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I am halfway through Endymion, the 3rd book of Dan Simmons' Hyperion Cantos series.

In his universe, he basically differentiates between two types of starships, namely torchships and spinships. While torchships are a common trope and thus clear to me, I am not sure what Simmons means by 'spinships'.

Both types seem to have Hawking drives for FTL travel, so I assumed that "spin" refers to way it creates artificial gravity, in contrast to the constant acceleration of a torch. That would also explain the two different ship types.

On the other hand, it is also mentioned that artificial gravity is created with interdiction fields. Furthermore, it is described that ships spin-up for c-plus travel. So spinship could also simply mean: "Any Hawking drive ship, that is not a torchship."

Did I miss something, or are the details deliberately left out?

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    Simmons' work generally is not very "hard" in terms of SF, so I would guess he just isn't very interested in the details. May 16, 2023 at 15:19
  • If they both have FTL drives, why is there any type of ship that needs 600 gravities continuously? (the "archangel" ships -- I supposed they are relativistic)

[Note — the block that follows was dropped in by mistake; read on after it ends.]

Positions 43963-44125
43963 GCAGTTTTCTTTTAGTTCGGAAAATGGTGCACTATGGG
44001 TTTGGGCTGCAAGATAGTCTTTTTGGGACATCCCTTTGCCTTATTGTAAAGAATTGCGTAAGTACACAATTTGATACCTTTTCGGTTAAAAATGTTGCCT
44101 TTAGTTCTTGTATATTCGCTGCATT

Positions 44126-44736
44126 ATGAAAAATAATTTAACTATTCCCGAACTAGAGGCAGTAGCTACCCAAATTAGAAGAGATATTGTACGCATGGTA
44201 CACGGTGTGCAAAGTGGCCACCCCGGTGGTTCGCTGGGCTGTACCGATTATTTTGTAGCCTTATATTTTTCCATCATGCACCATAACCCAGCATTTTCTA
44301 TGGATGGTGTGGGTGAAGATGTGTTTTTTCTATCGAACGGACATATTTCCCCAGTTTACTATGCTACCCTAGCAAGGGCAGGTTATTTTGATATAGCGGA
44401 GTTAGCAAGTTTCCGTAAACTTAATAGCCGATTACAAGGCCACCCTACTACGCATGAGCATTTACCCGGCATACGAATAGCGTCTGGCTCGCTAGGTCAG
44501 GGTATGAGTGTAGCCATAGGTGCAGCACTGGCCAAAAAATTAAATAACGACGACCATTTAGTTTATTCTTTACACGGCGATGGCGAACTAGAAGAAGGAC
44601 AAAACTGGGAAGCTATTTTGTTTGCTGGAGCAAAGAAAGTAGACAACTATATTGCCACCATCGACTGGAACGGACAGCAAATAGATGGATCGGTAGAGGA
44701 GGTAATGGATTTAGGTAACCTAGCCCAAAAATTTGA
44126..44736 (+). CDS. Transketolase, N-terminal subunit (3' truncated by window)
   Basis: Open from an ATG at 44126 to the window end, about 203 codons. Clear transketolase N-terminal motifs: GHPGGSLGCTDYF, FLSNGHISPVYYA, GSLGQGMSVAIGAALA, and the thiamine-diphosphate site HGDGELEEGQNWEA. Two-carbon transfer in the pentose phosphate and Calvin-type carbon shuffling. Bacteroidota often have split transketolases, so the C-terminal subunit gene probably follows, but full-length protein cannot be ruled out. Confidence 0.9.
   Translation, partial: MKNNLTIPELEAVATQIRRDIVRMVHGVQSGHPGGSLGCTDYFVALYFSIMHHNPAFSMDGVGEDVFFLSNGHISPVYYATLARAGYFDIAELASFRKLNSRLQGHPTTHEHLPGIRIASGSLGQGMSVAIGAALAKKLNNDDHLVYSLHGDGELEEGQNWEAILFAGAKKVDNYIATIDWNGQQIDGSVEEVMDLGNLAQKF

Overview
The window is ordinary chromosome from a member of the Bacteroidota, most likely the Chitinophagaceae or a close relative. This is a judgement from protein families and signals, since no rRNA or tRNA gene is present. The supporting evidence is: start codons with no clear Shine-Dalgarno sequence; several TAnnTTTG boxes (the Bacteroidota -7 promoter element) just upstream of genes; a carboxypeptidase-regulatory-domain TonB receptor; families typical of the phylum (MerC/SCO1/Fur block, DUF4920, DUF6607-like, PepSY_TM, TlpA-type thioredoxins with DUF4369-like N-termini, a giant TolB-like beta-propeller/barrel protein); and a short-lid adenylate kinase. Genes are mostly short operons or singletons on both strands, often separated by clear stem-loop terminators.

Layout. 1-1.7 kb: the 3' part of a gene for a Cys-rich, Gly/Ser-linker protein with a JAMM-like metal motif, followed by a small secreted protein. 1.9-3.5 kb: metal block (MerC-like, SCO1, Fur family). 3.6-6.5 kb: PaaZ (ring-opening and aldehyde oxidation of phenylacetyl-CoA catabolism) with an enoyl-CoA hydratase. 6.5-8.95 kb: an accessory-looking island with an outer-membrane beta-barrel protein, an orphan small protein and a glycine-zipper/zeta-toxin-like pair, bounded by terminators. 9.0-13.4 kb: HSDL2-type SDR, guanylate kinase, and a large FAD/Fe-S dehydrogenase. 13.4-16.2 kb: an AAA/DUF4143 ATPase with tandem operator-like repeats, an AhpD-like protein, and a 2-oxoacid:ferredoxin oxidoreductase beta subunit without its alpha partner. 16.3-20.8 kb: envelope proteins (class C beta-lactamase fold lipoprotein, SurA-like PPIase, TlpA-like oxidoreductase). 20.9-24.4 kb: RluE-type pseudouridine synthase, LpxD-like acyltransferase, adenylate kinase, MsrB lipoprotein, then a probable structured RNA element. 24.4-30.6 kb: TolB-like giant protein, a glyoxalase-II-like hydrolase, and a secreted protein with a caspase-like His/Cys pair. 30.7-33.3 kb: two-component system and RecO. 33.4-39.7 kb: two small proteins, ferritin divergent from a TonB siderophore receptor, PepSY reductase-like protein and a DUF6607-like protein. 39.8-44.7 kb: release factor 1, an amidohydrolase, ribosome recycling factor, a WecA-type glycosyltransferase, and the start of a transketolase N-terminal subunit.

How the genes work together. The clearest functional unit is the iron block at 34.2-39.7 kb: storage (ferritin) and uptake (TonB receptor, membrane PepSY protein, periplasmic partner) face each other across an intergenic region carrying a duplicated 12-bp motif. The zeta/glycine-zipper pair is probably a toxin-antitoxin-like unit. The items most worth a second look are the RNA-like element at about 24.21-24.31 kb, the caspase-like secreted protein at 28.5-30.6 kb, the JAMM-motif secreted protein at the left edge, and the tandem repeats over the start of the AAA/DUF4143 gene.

– nebogipfel
    May 16, 2023 at 15:57
  • It's always better to provide the title of a book rather than call it "third in the series".
    – Spencer
    May 16, 2023 at 18:45
  • There's repeated reference to the ships 'spinning up to c' (e.g. lightspeed).
    – Valorum
    May 16, 2023 at 18:48
  • According to my understanding spinships refers to starships that create artificial gravity through rotation. These ships spin to generate centrifugal force, which creates a sense of gravity for the occupants inside. The rotation simulates the effects of gravity, allowing people to live and move around comfortably during space travel. I dont know what dan simmons was aiming at there but i guess this is the most sense making explanation for the word
    – shanu
    May 18, 2023 at 9:49

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According to the Hyperion Cantos fandom page, as spinship is:

spinship is a type of vessel used primarily for interstellar travel. Spinships travel under drive to a spinout point on the periphery of a star system, and then glide from the spinout point to the inner system under zero-g

From the novel Hyperion; the Los Angeles is a spinship that one of the characters is working/travelling on:

When the Los Angeles spun back up to a quantum state, I went with her.

I think this means they use a FTL drive, which is based on quantum states (think quantum spin) to get to star systems, then use the gravity of the system to pull them in to their destination. Presumably the spinout point is a designated point in space that is safe for, or accessible to, the drive system - perhaps far enough from gravitational masses as is a common trope for FTL drives. Presumably the drives get their name from the spin points they access.

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